Wood destroying insects cause more damage to homes than tornadoes and flooding each year. The cost of these repairs can be prevented with early detection with an inspection. Have your home checked annually to prevent heavy damage and large repair costs.
- WDI report is needed for most house sales
- Termite damage in homes far exceeds damage from tornadoes and flooding
- Homeowners can save money on repair costs via early detection with this inspection
WDI Report (NPMA-33)
Government funded loans comes with their own sets of obstacles. As these loans became available so did a need for a standardized wood destroying inspection form. The NPMA-33 was that form. Even though only the government aided loans are required to have the specific NPMA-33 form, it has become the standard for WDI throughout the real-estate market. The perk of this is an inspector has to be certified by the state to properly use this form. This will give a home buyer a better peace of mind.
Termites are a wood destroying insect that actually eat the wood and digest it. They use the digested portions to create the mud tubes that have to be used for traveling. They can consume anything with cellulose. Examples include wood, Styrofoam, synthetic materials, paper, etc.
Workers, Soldiers, and Reproductives.
- unlike ants, the workers are creamy soft bodied insects that have a two parts a head and body. The head is very hard with mouth parts capable of breaking up wood. The workers’ jobs include searching for food, creating mud tubes, building out the colony, and feeding and grooming all other colony members.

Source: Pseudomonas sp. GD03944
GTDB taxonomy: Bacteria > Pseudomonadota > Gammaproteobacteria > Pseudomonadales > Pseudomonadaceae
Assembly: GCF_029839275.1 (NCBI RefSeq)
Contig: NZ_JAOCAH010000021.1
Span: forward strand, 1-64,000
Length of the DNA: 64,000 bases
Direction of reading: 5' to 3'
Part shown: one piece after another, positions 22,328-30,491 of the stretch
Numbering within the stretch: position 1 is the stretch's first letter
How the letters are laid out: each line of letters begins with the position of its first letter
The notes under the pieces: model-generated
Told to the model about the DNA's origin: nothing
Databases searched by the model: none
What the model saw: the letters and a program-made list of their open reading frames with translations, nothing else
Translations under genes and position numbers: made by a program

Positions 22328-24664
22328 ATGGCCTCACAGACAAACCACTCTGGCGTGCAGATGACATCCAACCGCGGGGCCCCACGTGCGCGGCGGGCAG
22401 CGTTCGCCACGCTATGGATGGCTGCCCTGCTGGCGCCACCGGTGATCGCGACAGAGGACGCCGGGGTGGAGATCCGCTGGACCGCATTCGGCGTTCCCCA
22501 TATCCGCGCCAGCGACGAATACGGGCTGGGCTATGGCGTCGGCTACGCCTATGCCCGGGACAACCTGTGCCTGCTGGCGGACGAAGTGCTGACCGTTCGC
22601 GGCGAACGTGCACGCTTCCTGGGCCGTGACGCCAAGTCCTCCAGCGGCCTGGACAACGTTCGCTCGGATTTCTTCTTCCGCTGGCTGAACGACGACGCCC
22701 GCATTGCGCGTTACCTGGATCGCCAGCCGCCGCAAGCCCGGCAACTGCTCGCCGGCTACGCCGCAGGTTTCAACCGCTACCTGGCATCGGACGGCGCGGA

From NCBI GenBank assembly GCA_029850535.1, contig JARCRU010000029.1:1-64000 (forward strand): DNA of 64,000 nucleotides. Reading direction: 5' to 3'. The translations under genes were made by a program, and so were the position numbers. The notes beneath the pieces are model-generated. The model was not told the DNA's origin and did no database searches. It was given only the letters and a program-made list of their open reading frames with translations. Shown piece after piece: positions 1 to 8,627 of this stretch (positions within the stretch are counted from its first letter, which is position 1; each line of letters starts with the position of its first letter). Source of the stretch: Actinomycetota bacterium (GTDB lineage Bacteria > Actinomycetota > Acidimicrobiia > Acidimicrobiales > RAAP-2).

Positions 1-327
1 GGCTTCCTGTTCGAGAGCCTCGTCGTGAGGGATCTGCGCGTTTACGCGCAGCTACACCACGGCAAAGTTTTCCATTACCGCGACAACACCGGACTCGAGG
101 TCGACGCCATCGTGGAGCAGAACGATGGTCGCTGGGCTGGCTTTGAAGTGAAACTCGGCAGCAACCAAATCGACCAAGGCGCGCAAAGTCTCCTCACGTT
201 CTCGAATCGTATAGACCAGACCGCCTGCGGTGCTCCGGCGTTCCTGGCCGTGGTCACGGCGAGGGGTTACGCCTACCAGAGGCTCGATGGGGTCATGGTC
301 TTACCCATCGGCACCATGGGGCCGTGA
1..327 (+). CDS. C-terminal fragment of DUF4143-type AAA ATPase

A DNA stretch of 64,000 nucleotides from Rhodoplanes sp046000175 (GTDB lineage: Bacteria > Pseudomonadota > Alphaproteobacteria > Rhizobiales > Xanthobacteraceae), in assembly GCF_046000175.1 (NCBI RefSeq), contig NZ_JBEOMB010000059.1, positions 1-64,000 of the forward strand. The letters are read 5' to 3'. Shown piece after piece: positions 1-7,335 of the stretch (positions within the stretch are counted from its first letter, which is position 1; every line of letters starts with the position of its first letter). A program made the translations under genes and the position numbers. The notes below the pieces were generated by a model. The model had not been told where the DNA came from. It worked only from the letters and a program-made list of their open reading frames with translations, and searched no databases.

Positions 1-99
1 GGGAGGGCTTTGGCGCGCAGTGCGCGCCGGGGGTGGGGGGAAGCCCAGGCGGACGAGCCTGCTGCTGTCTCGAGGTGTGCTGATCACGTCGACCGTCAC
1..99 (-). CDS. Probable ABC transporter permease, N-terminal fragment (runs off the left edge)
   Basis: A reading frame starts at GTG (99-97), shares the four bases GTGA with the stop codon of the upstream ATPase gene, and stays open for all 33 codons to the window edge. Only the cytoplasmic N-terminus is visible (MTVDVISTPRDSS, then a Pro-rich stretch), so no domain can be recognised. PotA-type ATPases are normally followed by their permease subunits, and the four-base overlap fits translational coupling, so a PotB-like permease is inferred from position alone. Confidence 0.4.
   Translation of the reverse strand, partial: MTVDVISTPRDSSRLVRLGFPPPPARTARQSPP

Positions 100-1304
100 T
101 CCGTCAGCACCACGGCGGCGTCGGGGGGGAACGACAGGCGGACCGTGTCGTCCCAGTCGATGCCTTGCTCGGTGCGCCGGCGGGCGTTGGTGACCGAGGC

- The soldiers look the same as the workers except they have a large dark head for fighting off predators. These termites are fed by the workers and are much fewer in number.
- The reproductives establish new colonies during swarming season. These are the closest in resemblance to an ant. They are black in color and winged. They still have just two part that include a head and a body unlike an ant that has three parts. Their wings are also the same size and shape.
Termites develop a colony underground where the moisture levels are suitable and building. From there traveling tunnels known as mud tubes are built to allow them to travel to and from their food source. Termites bodies can dry out and they can die quickly if exposed to dry air. This is why they travel in mud tubes. These tubes keep the proper humidity for their living conditions. If areas are kept dry, they are less likely to form a colony in those areas. Colonies can produce up to 50,000 workers in a 3-5 year period depending on conditions and reach a few hundred thousand by 10 years. Once a mature colony has been achieved, the reproductives will swarm to establish a new colony and the cycle begins again.
Unlike termites, carpenter ants do not travel in a mud like tube that is created from the wood it chews through. In fact, a carpenter ant doesn’t eat the wood at all. They just chew it up to get it out of the way. Carpenter ants tunnels and nests are kept super clean for its workers to perform efficiently.
Carpenter ants are dark in color and typically around ¼ to ½ inches. A mature colony will reach over 3,000 workers. Once this is achieved, the colony will start producing winged swarmers known as Alates. These Alates are both male and female. In the spring, the swarmers will leave the nest in search for new breading grounds. Swarmers will mate in the air and the process starts all over again.
Powder Post Beetles
There are several types of beetles when we talk about “Powder Post Beetles”. They are all categorized as such because they all do the same types of damage. Some species will eat all types of wood where other are a little more picky and stick to just hard wood. But, they are all known for the fine sawdust left behind at their small exit holes.